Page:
As in previous studies, most samples display low 144Nd/238U ratios (that is, <900), and their δ235U values are within 6‰ of the bulk SS value at δ235U = +0.31‰ (relative to CRM-112a) (19, 20). These samples display a trend between δ235U and 144Nd/238U similar to that described previously on similar samples (11) and which had been taken as evidence that 247Cm was alive in the ESS. The samples display significant scatter around the best-fit line that cannot be entirely explained by analytical uncertainty [the mean square weighted deviation (MSWD) of the regression for samples with 144Nd/238U ratios lower than 900 is 46]. Even coarse-grained CAIs that are nondepleted in U (low 144Nd/238U ratios) have δ235U that vary between −0.16 and +1.35‰, well outside of analytical uncertainty.

One sample (named Curious Marie) has an extremely high 144Nd/238U ratio (~22,640) and a 235U excess of +58.9 ± 1.9‰ (equivalent to an absolute 238U/235U ratio of 130.17 ± 0.27; Fig. 1 and Table 1). For comparison, the highest 144Nd/238U ratio and 235U excess measured in CAIs prior to this work were 794 and +3.43‰ (238U/235U = 137.37), respectively (11). Considerable effort was expended to confirm this result (see the Supplementary Materials). The measurement was triplicated using different sample purification schemes and various measurement setups. The tests yielded δ235U values of +52.79 ± 14.91‰ after one purification step with 235U measured on Faraday, +59.12 ± 2.80‰ after two purifications with 235U on an electron multiplier, and +58.97 ± 2.72‰ after three purifications with 235U on an electron multiplier. Extensive testing was also done to ensure that no interferences or matrix effects were affecting the measurement by combining the matrix cut from Curious Marie with CRM-112a, purifying the U by column chemistry, and finding that the measured U isotopic composition is correct (that is, identical to pure CRM-112a) after purification.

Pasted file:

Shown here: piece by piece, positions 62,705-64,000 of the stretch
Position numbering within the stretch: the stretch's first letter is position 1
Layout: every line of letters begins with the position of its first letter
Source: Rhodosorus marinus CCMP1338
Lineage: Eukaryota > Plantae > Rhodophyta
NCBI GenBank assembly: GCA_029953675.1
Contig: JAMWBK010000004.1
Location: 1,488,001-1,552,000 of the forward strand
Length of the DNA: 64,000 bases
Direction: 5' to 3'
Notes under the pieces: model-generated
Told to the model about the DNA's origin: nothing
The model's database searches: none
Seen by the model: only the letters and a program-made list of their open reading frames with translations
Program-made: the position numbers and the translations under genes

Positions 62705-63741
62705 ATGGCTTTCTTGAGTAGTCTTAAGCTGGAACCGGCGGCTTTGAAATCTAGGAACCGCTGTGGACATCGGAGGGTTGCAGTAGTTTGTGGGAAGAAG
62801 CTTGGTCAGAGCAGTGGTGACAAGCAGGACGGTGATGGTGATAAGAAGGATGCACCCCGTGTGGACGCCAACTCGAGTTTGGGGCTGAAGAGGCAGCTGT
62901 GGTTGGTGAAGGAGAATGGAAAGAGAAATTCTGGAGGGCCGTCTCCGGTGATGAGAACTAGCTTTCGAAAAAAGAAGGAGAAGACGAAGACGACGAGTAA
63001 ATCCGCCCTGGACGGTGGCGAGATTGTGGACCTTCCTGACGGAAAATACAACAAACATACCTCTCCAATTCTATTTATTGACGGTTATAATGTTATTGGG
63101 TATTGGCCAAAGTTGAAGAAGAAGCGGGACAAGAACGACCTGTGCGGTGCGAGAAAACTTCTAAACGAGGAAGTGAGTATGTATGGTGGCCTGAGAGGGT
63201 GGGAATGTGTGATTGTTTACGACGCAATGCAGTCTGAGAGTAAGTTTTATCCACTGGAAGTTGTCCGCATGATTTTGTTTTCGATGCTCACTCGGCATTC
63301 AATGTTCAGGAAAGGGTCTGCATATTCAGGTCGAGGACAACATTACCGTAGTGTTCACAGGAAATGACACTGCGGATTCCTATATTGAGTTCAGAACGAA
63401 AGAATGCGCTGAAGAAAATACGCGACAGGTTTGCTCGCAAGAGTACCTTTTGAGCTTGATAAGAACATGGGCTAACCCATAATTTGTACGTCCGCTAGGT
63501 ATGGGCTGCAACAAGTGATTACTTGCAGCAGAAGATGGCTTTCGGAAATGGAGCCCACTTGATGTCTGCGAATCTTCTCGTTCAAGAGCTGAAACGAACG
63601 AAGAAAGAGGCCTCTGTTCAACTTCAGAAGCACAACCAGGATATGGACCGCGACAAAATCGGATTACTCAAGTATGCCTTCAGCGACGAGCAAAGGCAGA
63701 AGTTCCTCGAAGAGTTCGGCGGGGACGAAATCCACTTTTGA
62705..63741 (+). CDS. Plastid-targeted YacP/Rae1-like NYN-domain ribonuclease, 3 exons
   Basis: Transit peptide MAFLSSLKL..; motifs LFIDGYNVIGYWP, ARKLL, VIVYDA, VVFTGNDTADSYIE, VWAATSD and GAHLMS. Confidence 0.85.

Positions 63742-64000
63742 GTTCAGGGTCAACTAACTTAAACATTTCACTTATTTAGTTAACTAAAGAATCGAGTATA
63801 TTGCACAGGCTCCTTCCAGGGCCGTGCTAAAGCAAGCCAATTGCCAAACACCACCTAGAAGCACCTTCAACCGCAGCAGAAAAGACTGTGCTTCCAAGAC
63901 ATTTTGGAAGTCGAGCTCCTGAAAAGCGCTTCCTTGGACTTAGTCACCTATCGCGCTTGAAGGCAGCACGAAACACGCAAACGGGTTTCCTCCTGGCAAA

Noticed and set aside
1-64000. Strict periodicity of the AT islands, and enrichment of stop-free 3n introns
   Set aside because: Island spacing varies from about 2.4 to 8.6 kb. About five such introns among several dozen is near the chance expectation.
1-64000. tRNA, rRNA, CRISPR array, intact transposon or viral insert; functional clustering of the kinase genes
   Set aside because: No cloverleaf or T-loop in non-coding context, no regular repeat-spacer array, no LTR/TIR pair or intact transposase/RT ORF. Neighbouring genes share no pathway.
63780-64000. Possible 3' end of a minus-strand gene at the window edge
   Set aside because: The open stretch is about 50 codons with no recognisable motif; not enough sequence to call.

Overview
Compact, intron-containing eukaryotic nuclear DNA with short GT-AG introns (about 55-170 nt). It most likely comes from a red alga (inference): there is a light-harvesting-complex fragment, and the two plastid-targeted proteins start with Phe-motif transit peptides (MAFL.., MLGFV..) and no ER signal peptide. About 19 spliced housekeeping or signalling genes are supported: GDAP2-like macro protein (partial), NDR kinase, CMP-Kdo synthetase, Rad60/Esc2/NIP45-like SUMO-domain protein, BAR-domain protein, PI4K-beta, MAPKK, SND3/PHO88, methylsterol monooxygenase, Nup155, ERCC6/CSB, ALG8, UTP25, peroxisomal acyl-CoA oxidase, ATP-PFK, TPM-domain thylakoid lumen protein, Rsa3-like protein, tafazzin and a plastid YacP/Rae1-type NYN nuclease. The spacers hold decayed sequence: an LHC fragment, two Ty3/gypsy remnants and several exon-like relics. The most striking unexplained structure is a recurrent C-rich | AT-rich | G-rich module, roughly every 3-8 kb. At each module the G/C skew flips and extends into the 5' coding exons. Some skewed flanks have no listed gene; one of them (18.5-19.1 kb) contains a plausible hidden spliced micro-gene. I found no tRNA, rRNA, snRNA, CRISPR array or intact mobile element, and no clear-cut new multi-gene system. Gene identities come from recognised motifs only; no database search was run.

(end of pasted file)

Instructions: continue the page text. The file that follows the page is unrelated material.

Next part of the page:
Fig. 1 δ235U plotted as a function of the 144Nd/238U atomic ratio in meteoritic samples.

Open circles, previous studies (11, 1719, 33, 34); blue circles, Allende CAIs from this work; light-blue square, bulk Allende from this work]. The +59‰ δ235U value observed in the Curious Marie CAI is well outside the range of variations expected from fractionation during condensation (gray rectangle) and is thus interpreted as definitive evidence for live 247Cm in the ESS. The scatter in the data (for example, at very low Nd/U ratios) suggests that stable isotopic fractionation during evaporation/condensation also influenced the U isotopic composition of CAIs. The slope of the two-point isochron between Curious Marie and the rest of the samples translates into a 247Cm/235U of (5.6 ± 0.3) × 10−5 at the time of Nd/U fractionation in Curious Marie. Accounting for a possible delay between this fractionation event (possibly related to the extensive alteration of this CAI) and the formation of the SS of 5 ± 5 My, the inferred 247Cm/235U at SS formation is (7.0 ± 1.6) × 10−5 (red line).